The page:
Here at the University of Utah Department of Mechanical Engineering, a group of graduate students led by Dr. Kam K. Leang have been working in a research team dubbed the DARC (Design, Automation, Robotics & Control) Laboratory. There, the team works on design for remotely controlled aircraft and development of intelligent autonomous systems intended to improve navigation and safety when piloting drones. More information about the DARC Lab, including videos of their intelligent flight systems and numerous publications on the engineering behind robotics, can be found here.
I recently had the opportunity to visit their lab and look at some of their projects, including their advanced indoor navigation systems. Daman Bareiss, a graduate student working on his Ph.D. in Mechanical Engineering, agreed to answer a few questions about the research they are performing.
David Abueg: At my visit to the DARC lab, it was mentioned that one of your goals is to make flying drones significantly easier than how they operate now. What methods are you working on to accomplish this?
Damon Bareiss: Currently, I am using methods of predictive collision avoidance. There are a few main classes of algorithms developed to keep mobile robots from crashing into things. There is the global planning method where you can estimate where the obstacles are and plan an entire path through the environment. I personally think this isn’t great for real-world applications because of the need for knowledge of the entire environment which is very difficult to obtain. There are reactive methods that as an object approaches, the robot responds appropriately. Then there are predictive methods which is where I work. These are somewhat of a middle-ground between the two other approaches. My methods take some known parameters of the robot to estimate how it will move, and then that path can be checked for any potential collisions. If there is one, we intelligently override the original path the robot would take such that it does not avoid collisions. How to override the input is where the majority of the research is done. I work on methods that can be both teleoperated or fully autonomous. My research is developing small modules that can be “plugged into” a bigger system and gives the capability of avoiding collisions.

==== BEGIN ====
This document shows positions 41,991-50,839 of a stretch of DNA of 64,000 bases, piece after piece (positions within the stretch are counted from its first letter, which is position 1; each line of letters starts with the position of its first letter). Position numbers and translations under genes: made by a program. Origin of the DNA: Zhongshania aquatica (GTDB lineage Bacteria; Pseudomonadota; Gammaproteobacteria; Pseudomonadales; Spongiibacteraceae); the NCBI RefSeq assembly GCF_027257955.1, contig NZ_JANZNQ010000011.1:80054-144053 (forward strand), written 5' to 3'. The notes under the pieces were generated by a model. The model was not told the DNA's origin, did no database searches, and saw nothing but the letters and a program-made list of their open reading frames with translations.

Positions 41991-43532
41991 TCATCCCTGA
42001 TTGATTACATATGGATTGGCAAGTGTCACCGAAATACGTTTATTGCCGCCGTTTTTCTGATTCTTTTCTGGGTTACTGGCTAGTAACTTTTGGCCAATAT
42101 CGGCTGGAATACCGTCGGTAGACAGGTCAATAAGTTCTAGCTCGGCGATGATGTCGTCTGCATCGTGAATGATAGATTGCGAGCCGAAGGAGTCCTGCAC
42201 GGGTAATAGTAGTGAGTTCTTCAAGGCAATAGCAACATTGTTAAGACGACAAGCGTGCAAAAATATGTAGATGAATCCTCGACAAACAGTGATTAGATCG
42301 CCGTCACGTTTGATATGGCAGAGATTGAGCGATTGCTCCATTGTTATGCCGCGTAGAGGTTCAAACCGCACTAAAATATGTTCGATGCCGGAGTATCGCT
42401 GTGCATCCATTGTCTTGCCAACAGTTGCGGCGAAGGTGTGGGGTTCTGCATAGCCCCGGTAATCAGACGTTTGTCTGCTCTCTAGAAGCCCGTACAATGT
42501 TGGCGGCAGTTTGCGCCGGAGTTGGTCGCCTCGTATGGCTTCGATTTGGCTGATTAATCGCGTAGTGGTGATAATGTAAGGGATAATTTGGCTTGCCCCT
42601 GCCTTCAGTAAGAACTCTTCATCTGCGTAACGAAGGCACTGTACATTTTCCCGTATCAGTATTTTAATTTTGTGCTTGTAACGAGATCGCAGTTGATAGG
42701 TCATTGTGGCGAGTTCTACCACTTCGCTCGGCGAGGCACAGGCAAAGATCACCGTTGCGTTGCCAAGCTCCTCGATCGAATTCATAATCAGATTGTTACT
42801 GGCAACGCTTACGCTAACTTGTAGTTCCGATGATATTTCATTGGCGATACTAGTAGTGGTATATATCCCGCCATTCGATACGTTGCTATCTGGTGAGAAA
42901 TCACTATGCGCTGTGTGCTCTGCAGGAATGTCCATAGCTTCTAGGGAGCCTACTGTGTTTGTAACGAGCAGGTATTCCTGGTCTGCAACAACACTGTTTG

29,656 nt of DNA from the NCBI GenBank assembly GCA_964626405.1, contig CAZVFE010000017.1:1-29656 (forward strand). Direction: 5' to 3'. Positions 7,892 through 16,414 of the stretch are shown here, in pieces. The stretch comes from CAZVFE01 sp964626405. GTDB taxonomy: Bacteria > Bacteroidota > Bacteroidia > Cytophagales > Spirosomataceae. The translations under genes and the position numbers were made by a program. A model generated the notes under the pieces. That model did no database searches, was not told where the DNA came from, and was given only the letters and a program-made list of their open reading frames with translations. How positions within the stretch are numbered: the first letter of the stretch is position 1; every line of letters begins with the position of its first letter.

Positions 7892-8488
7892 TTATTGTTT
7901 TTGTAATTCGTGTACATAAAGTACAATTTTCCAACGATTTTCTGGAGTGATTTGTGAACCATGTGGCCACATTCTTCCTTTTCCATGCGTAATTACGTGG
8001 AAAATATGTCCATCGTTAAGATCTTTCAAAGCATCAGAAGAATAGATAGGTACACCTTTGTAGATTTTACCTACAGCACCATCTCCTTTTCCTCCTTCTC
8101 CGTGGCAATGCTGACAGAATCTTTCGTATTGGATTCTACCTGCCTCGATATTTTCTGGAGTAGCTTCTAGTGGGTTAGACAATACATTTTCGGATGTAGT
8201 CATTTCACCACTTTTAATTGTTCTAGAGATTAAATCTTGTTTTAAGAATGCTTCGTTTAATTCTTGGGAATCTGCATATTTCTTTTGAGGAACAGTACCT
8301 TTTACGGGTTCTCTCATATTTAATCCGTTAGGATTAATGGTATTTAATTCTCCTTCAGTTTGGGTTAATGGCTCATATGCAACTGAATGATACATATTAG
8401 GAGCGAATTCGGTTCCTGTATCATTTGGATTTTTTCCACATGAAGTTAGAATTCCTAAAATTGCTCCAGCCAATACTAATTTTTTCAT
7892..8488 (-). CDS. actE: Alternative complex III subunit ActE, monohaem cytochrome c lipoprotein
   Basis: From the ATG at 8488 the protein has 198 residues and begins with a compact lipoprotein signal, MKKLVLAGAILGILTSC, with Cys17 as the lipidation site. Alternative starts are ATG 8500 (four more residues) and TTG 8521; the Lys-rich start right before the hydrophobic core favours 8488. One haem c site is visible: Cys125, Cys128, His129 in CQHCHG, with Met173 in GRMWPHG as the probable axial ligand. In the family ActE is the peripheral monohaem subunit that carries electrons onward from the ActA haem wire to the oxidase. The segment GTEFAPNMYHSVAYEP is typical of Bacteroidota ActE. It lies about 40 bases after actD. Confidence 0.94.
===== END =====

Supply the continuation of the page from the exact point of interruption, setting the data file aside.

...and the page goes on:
Abueg: Have there been any conflicts with the FAA in regards to your research here at the DARC lab?
Bareiss: We currently have not had any conflicts or work with the FAA. Our work for now is focusing on smaller scale vehicles for indoor operations. However, we are anticipating some of the work to expand to larger, outdoor drones. If this does happen, we will likely work directly with a company who already manufactures larger drones and has a working relationship with the FAA regarding the regulations their drones must meet.
Dr. Kam Leang: We are also in the process of getting FAA approval to fly other platforms outdoors. We fully comply with all FAA regulations.
Abueg: What is your ultimate vision of drones in the future? Do you think that they will remain remote operated, or would you like to have drones operate autonomously utilizing sensors and GPS?
Bareiss: I think we will have both. There will always be situations where a person needs to be in the loop. My favorite example for my current work is search and rescue. It will always be a major challenge to try and give a robot enough information to make intelligent decisions when it comes to searching for people who are, for example, lost in the forest. However, many people are already trained in this and are very good at doing their jobs. Giving them drones that could be (easily) remotely operated could allow them to have better vantage points, i.e. in the air, with cheaper, more maneuverable devices like a drone. The alternative is flying in a helicopter which is more expensive and a more drastic measure. There will be a need for fully autonomous as well and I believe the technology will reach the point where we can do so someday. The main benefit I feel of fully autonomous is the fact that we don’t need to maintain a communication link which is a difficult task in some environments for remotely operated vehicles.